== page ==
Last Fall, I started sketching down notes towards building my own, and in the intervening year its become an interestingly crowded space. (who knew so many other people felt the pull) Even in the 6 weeks since I first started jotting down sites for this blog post, the space has evolved with LibraryThing coming out solidly on top as the most active: most actively developed, most actively used, and most actively engaged developer.

That said, in a cursory search (mostly of my links) I turned up 5 other very similar services

Also the Bookshelf example app from 24L, and the intersting related services What Should I Read Next?, and Library Elf

None of them are quite there yet, and I want more, more, more!

Read the rest of this entry » Actually Getting Social

October 26th, 2005

It is interesting to sit on a blog post for 3 weeks, and see how well they age. Most age very badly, but some age badly for excellent reasons, i.e. the world changes. (politics are a great example of this right now, but that isn’t what I’ll be talking about)

Digital Lifestyle Aggregation: Using My Friends

I’ve had this persistent idea, nagging me, that somehow I should be able to use my Flickr contacts to filter the overwhelming amount of data that gets pushed at me, with the small idea being if I had a way to capture the accounts of all my various contacts, then I could at least build a smarter del inbox. I had started to sketch out a tool (I was thinking ning) called “theyisthey” to keep track of relationships I know between people’s various identities. (43people subscriptions are one step in this direction, and certainly an indication of how social software can be used for purposes more interesting them high score lists.)

Hear the Good News

Well we showed up en masse (Brian, Ben, Eric Hopp, Jared, Mako, Seth and I) to the Joshua’s Berkman lunch yesterday, and the most explosively interesting thing I thought he said (beyond some numbers which Brian wrote down) was that “networks” are in the works. A replacement for del’s broken inbox metaphor, networks are 1-way, opaque social networks that you can build to not only filter content, but also enhance it. (e.g. when tagging a link, see the tags and notes from everyone in your network who has also tagged this link, or install the Firefox plugin to see your networks notes on webpages in the wild)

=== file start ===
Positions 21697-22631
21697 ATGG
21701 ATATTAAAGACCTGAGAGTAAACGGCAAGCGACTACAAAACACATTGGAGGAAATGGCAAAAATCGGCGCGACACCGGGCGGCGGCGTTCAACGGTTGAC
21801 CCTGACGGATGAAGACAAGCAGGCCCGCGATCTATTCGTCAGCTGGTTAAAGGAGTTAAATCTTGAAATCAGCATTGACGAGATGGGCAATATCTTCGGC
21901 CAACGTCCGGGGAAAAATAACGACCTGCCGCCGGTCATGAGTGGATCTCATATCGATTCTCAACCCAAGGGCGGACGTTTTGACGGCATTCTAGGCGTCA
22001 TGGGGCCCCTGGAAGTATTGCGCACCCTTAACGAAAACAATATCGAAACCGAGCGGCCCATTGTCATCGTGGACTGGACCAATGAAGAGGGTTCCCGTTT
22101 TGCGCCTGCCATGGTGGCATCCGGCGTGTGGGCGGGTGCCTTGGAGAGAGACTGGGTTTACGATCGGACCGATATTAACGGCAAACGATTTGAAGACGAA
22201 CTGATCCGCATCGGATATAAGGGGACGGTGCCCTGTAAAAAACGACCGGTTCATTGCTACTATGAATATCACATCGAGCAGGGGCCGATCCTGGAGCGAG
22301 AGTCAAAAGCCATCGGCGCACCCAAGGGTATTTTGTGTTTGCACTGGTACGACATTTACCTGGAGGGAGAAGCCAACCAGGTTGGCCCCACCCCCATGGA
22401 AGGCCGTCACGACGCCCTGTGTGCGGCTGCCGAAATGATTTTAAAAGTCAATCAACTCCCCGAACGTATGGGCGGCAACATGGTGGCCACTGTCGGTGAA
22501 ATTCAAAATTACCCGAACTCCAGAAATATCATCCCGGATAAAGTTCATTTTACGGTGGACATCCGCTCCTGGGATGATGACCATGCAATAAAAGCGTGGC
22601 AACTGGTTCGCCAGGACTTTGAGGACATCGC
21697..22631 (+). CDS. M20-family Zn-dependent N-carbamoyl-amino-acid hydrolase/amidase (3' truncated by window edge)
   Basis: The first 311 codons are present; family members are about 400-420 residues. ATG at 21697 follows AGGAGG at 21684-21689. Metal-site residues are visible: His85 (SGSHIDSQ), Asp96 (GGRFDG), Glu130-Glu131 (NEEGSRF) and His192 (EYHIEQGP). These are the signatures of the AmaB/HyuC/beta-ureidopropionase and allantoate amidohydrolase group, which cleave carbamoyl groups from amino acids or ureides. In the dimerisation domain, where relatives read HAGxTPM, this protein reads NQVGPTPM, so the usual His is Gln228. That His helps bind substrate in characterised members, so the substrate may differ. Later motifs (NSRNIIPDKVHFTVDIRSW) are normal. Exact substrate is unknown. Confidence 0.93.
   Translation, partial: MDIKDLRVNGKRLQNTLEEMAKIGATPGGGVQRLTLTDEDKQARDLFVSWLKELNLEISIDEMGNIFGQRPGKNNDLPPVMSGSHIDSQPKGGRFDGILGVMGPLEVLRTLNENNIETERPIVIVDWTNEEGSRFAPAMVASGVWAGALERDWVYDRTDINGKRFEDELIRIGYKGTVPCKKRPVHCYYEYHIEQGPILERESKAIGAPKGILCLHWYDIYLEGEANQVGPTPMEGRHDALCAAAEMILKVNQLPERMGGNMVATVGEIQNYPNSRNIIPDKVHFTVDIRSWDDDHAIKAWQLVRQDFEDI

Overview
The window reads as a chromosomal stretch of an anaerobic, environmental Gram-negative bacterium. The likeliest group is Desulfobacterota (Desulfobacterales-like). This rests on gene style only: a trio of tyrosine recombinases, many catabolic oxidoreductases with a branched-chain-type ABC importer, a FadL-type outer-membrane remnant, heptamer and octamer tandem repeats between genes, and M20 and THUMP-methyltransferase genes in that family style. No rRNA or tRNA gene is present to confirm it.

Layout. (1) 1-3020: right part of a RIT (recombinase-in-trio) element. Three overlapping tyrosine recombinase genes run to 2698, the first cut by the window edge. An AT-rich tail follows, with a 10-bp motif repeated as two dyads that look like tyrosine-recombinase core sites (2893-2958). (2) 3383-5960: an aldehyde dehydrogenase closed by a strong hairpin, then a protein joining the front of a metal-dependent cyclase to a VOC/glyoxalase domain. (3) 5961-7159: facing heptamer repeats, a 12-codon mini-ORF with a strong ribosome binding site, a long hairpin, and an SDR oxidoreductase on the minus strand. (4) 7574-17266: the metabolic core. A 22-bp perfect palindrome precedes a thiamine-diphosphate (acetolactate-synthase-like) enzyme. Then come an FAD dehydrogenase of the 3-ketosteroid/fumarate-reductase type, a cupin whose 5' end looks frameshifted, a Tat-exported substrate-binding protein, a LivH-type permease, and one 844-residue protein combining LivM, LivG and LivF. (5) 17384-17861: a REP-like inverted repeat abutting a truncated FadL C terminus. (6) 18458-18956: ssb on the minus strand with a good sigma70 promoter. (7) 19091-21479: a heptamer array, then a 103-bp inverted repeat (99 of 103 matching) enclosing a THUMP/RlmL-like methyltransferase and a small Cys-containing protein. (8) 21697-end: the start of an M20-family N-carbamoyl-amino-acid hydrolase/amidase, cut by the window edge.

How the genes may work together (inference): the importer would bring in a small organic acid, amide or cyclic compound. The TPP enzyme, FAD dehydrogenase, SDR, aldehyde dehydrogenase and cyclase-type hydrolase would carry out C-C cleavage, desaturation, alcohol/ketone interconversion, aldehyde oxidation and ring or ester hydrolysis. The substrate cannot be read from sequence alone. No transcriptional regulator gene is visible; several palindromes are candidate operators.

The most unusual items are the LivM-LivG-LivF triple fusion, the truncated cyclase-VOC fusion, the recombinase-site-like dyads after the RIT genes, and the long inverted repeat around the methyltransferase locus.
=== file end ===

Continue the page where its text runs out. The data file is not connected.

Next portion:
Very cool.

(also count it, 5 Hampshire alumns in the house, we offered to make Seth an honoray Hampshire alumn, but he turned us down)

Tags Bubbling Up, Down, and Sideways

September 6th, 2005

Tom Coates’s is playing with bubbling tags up from individual songs to shows, and albums.

a more intriguing, way of aggregating tags up through a conceptual chain would be to view albums as collections of songs and artists as a collection of albums/songs.

Are there any information theories about encouraging people to tag the smallest indivisable instead of the container? (the song vs. the show in the Phonetags example) Or perhaps conversely to tag largest common demoninator? Perhaps its a lighter burden on the commons to get the handful of shows tagged, rather then each and every song? Will that always be a false normalization, one that short circuits an important cognitive process perhaps?

Because I’ve been in a couple of discussion of items inheriting tags from their containers, where the container (e.g. a playlist at H2O, a playlist at Odeo, or a SSC toolbox) are the primary objects; meaning derived from the unique combination of different items.

And while we’re bubbling tags, do we bubble tags sideways? Phonetags enriching the rumored MusicBrainz tagging project? And if so I wonder if the tags need to be qualified? I mean if syndicating tags is going to be anything more then a gimmick we need to know the source and the tagger, something like kellan@phonetags/electronic as distinct from, and kellan@musicbrainz/electronic?

No answers, just questions.

(ps. using David’s system, this post is pre-alpha)

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Quickly: A Useful Mental Model for Tagging

September 6th, 2005

Lots has now been written on schemas for storing tags (mostly in relational databases). In fact Tag Schema is a blog and mailing list devoted entirely to exploring that space further. (maintained by Nitin Borwankar, working at Odeo these days).

So what happens when we take off our DBA hat, and put back on our programmer hats? (because really, who has seperate DBAs these days?)

Most implementations I’ve seen treat tags as something you put in a bucket attached to an object. (could be most implementations I’ve seen are in Rails which encourages this)